Friday, April 16

Five Aspects of Enterprise Content Management

Google+ Pinterest LinkedIn Tumblr +

An enterprise content management system streamlines and optimizes content from data capture through delivery. It can make life easier for your organization. Read on to learn what an enterprise content management system can do for your workflow.

1. Capturing Information

The process of data capture converts paper documents to electronic files by digitizing them, and ensures that existing files are compatible with the system. It also creates metadata for each document, which makes the documents searchable.

Paper documents are first scanned, images are cleaned and processed, and then information is extracted through technologies such as optical character recognition, handwriting recognition, intelligent character recognition, optical mark recognition, and/or barcode recognition, as applicable. The documents and files are then indexed for storage.

2. Managing Information

This is really the heart of a good enterprise content management system. After the data capture and index process is completed, the information needs to be managed throughout its life cycle. This includes functions such as:

  • Document management: This controls documents from creation to archiving, including version management, search and navigation, and organization. Document management may incorporate office software suites and library services.
  • Collaboration: This allows employees to work together on the documents, and includes database management, knowledge management, administration, and communications. It may integrate information from other enterprise applications.
  • Web content management: This includes web portals and the ECM repository.
  • Records management: This includes indexing files, managing retention and deletion schedules, and protecting information as appropriate. Metadata may be standardized across the organization or across the industry.
  • Workflow and business process management: This includes data capture, administrative functions, monitoring of process status and outcomes, and tool design. Business process management is part of controlling production workflow and organizational processes.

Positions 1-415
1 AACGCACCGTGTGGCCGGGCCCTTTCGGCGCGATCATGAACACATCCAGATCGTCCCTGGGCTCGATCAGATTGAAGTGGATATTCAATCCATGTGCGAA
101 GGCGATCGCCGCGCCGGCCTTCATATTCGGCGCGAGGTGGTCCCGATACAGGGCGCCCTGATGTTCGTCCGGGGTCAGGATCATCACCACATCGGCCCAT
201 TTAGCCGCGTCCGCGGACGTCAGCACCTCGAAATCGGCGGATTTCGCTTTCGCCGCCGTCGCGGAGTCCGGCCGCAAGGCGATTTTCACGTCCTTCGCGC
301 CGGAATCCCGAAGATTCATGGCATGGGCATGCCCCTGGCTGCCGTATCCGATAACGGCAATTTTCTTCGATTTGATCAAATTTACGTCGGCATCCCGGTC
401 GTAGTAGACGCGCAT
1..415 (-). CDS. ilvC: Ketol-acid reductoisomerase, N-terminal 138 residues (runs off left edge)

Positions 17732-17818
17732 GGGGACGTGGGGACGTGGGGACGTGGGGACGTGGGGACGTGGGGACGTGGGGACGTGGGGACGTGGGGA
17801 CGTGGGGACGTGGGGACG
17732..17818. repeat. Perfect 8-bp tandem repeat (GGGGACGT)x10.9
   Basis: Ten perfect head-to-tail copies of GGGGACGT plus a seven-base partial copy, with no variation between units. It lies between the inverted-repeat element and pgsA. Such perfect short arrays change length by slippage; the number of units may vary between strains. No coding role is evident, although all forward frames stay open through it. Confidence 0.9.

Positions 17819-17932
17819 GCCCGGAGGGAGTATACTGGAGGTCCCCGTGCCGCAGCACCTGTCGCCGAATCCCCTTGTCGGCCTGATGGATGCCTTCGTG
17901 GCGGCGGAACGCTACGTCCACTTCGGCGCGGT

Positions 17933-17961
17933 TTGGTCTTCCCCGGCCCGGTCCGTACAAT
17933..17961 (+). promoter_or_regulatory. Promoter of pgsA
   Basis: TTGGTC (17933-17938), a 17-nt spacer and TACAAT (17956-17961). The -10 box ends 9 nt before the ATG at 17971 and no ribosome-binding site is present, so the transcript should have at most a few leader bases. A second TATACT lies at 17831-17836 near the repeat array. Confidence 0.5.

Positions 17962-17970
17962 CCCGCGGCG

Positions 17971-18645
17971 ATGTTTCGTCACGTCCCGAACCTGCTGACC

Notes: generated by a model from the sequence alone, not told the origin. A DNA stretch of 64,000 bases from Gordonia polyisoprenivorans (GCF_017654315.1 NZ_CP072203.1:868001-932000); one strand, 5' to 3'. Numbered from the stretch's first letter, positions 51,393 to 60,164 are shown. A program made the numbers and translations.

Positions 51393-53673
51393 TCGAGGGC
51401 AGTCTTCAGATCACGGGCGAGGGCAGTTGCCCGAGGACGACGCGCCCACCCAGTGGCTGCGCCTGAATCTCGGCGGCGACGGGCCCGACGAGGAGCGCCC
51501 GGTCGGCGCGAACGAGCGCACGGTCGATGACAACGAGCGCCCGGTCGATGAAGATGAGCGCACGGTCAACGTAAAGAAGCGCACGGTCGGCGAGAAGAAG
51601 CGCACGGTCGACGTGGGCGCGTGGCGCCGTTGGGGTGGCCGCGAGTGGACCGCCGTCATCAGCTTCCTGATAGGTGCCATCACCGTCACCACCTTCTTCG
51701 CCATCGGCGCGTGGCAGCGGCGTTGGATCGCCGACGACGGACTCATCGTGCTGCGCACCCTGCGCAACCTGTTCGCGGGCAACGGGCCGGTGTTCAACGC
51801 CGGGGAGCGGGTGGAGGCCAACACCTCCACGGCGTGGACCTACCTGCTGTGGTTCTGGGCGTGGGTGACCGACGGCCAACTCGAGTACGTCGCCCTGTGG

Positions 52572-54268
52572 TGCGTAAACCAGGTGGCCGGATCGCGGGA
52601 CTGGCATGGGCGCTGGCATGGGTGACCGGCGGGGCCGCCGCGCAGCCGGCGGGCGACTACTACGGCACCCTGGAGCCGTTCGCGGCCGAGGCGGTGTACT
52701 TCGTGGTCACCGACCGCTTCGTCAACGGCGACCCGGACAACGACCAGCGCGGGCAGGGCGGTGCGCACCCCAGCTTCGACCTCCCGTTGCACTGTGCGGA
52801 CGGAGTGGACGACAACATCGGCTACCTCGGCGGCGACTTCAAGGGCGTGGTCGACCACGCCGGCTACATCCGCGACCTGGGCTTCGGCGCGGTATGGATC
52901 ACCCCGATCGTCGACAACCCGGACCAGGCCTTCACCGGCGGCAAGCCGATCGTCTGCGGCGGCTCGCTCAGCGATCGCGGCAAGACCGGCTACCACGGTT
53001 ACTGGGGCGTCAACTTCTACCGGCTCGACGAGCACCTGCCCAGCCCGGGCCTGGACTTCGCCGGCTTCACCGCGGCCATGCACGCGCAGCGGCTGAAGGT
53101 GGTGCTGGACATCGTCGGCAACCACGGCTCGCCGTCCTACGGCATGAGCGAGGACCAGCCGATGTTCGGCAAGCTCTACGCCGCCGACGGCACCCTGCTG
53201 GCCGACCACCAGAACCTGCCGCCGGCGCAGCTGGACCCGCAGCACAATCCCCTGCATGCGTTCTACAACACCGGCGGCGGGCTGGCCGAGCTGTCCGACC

3. Storing Information

An enterprise content management system needs to store information that is not yet ready for long-term preservation. Information can be stored in file systems, data repositories, online or nearline libraries, warehouses, or other storage technologies such as magnetic tape, magnetic online media, digital optical media, or cloud containers. More information is made available at the Adlib website.

4. Preserving Information

Preserving information in this context refers to safe storage and backup of information that is not going to change. Some industries require this for compliance or regulatory reasons. This static information, including metadata, may be migrated from older systems to newer ones as needed. Information may be preserved on optical disks, magnetic tapes, microforms, or storage networks.

5. Delivering Information

In an enterprise content management system, output management is the process of presenting usable information from the capture, management, storage, and preservation components of the system. Output management includes transformation, security, and distribution technologies. The primary functions are layout, design, and electronic publishing.

Transformations should be controlled and trackable, and may include conversions to XML and PDF format. Security management includes electronic signature functions, public key infrastructure to manage certificates and authenticity, digital rights management, and electronic watermarking. Distribution targets may include extranets and intranets, internal and external portals, email, mobile devices, data transfer, and print or digital publishing.


About Author

Fiona Thompson

Staff writer / Avid internet junkie / Devoted music aficionado